Collie Eye Anomaly/Choroidal Hypoplasia Overview
Collie Eye Anomaly/Choroidal Hypoplasia
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Category: Ophthalmologic - Associated with the eyes and associated structures
Gene: Non-homologous end joining factor 1 (NHEJ1) on chromosome 37
Variant Detected: Nucleotide Deletion 7799 base pair deletion in Intron 4 of the NHEJ1 gene
Severity: Low-Moderate. This disease can cause some discomfort and/or dysfunction in the affected animal. It does not generally affect life expectancy.
Mode of Inheritance: Autosomal Recessive with Incomplete Penetrance
Test Overview: Collie Eye Anomaly is a developmental defect of the eyes that is inherited in a simple recessive manner. Expression is affected by several modifier genes, resulting in some variability in clinical disease, and there is some research suggesting the development of coloboma is polygenic (involves more than one gene). There is always (by definition) choroidal hypoplasia - a decrease in the development of the blood vessels at the back of the eye. This can be detected on eye examination by a veterinary eye specialist at 6-8 weeks of age. Later than this it may be difficult to detect changes because as the tapetum (a pigmented reflective section of the retina) develops it may hide any changes at the back of the eye – this is known as the “go normal” phenomenon, and does not mean that the animal is no longer affected, just that the changes can no longer be seen. As well as choroidal hypoplasia, affected dogs may also develop optic disc coloboma (which are developmental “holes” where the nerve supplying the eye enters) and retinal haemorrhages that may lead to retinal detachment. Retinal detachment occurs in around 4-5% of affected animals, and may be in localised areas, or detachment of the entire retina, which causes blindness. Intraocular haemorrhage can also occur in severe cases. Mild cases may just have choroidal hypoplasia, with little effect on vision. Coloboma is a more severe change, which may cause areas of reduced vision. Retinal haemorrhage and focal retinal detachment may cause blind spots, while complete retinal detachment results in a blind eye. This can occur in the puppy or happen spontaneously in an adult affected dog. A simple DNA test is now available for this disease, which has helped in reducing the prevalence of the disorder in the collie. Statistics from Optigen (the company that offer the DNA test for this condition) show the prevalence of this condition in the rough collie to be 72% and in the smooth collie it is 62%, although this is now dated somewhat. This includes affected and carrier animals. Closely related herding breeds such as the Border collie, Australian shepherd and Shetland sheepdog also have relatively high carrier rates of the condition. Several other breeds do carry the CEA mutation as well, and most likely had affected herding breeds in their breed ancestry. The condition has also been reported occasionally in mixed breeds.puppy is difficult as mildly affected parents may produce offspring that are severely affected.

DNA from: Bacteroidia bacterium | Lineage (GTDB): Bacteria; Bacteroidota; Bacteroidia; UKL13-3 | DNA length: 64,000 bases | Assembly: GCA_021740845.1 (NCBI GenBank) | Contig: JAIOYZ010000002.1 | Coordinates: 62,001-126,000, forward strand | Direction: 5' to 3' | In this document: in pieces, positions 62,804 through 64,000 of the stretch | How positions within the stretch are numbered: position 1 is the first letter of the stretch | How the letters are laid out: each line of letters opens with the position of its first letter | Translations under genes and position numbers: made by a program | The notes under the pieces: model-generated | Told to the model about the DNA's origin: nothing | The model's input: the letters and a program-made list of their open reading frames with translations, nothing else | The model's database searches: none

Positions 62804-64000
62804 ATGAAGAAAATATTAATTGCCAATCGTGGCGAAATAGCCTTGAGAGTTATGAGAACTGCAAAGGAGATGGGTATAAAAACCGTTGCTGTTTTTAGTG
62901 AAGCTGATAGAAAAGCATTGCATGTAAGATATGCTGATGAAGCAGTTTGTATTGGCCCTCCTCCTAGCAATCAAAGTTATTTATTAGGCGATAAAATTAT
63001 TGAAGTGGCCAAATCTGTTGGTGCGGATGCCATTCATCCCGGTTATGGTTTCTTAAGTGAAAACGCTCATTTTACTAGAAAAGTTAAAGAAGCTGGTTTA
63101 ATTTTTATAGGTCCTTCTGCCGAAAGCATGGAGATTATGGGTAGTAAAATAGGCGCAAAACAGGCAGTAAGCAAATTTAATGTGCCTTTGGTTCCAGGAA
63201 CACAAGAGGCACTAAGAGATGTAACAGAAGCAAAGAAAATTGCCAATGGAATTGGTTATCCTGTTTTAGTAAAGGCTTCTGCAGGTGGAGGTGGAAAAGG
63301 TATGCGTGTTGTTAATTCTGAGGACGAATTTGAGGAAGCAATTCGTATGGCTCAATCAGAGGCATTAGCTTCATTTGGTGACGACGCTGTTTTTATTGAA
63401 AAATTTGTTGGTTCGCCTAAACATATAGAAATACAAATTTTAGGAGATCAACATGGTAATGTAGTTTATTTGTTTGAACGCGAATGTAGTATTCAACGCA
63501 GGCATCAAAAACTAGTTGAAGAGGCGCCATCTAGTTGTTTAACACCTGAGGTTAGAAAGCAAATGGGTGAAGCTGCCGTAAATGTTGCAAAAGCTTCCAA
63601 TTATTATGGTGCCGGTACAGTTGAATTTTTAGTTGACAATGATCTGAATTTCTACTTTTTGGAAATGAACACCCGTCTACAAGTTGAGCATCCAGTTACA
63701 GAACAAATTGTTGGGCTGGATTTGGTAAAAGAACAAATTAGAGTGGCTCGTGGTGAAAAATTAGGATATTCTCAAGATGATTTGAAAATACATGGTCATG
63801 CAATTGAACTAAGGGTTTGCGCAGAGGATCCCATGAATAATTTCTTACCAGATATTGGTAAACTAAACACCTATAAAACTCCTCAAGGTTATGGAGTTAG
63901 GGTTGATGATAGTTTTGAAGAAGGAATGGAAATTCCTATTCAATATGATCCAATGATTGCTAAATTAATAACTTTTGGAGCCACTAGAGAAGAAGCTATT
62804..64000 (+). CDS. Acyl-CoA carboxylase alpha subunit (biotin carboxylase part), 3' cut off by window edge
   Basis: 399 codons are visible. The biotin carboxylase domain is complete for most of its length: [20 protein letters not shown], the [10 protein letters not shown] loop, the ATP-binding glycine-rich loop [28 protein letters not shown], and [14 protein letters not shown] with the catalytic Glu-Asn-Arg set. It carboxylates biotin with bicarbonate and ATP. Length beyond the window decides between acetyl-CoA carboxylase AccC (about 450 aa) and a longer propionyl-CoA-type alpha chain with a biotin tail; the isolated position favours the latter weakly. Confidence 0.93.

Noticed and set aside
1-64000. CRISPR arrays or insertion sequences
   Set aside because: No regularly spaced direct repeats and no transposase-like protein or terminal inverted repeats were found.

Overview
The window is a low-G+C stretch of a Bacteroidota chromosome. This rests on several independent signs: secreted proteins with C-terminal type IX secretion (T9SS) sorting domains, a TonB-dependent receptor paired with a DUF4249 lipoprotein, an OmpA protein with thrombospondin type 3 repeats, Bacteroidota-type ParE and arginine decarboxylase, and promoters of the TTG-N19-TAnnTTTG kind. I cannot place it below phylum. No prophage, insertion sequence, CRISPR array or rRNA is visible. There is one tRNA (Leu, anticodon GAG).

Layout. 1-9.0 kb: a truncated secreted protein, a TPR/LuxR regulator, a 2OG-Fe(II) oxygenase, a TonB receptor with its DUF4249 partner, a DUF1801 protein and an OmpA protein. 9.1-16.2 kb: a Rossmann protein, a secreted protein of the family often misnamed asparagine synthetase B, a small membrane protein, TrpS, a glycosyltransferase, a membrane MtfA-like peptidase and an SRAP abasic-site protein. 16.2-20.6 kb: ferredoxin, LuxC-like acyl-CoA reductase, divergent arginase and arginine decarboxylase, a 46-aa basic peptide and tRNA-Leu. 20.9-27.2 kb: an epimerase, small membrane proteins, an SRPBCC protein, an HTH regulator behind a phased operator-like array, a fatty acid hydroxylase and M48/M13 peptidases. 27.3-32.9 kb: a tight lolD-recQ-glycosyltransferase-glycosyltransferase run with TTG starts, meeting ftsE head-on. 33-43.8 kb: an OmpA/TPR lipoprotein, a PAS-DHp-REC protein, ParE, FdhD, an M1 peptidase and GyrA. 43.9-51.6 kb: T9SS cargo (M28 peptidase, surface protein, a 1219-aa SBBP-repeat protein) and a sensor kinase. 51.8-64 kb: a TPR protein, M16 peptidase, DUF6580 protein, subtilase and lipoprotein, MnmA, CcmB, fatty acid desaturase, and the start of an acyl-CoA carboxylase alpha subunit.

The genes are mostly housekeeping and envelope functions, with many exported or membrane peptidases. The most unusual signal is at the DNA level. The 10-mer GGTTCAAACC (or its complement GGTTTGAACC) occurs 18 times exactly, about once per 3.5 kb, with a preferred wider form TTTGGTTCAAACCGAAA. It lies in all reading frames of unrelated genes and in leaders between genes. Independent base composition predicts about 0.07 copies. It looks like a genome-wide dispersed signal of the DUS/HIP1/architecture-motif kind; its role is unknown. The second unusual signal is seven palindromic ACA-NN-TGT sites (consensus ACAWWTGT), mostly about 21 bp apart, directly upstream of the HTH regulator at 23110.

Recommended Screening: 1. Check for this as part of routine puppy eye examination (with a veterinary eye specialist) at 6-8 weeks of age. 2. Screen all breeding animals via DNA test prior to breeding – e.g. at 1 year of age.
Research Citation(s): Parker, HG, et al. Breed relationships facilitate fine-mapping studies: A 7.8-kb deletion cosegregates with Collie eye anomaly across multiple dog breeds. (2007) Genome Res, 17: 1562-1571
Associated Breed(s): Bearded Collie , Border Collie, Collie Rough, Collie Smooth, Koolie , Lancashire Heeler, Old English Sheepdog , Whippet , Mixed Breed, Boykin Spaniel, Australian Shepherd, Miniature Australian Shepherd, Shetland Sheepdog, Australian Kelpie,